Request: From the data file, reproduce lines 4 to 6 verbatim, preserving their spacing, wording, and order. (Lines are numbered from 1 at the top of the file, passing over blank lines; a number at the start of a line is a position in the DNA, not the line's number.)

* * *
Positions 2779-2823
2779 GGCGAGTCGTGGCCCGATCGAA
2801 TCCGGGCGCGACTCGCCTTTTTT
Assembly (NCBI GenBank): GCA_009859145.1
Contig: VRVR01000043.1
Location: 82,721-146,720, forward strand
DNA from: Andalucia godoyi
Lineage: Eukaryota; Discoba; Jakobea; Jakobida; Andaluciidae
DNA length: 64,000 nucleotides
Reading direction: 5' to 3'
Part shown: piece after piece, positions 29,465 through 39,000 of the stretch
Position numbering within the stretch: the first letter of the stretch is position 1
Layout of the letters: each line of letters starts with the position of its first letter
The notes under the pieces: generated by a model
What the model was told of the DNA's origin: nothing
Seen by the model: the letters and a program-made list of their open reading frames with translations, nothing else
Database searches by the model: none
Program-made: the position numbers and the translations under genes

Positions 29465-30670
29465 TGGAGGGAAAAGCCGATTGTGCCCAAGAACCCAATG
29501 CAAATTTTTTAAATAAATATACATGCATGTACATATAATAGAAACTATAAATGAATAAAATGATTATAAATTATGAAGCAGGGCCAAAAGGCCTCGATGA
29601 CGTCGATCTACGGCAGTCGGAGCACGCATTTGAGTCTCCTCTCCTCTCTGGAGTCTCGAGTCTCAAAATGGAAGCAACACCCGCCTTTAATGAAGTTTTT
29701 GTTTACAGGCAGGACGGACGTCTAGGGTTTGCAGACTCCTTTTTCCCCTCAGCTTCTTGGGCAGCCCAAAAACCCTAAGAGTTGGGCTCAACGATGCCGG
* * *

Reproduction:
Assembly (NCBI GenBank): GCA_009859145.1
Contig: VRVR01000043.1
Location: 82,721-146,720, forward strand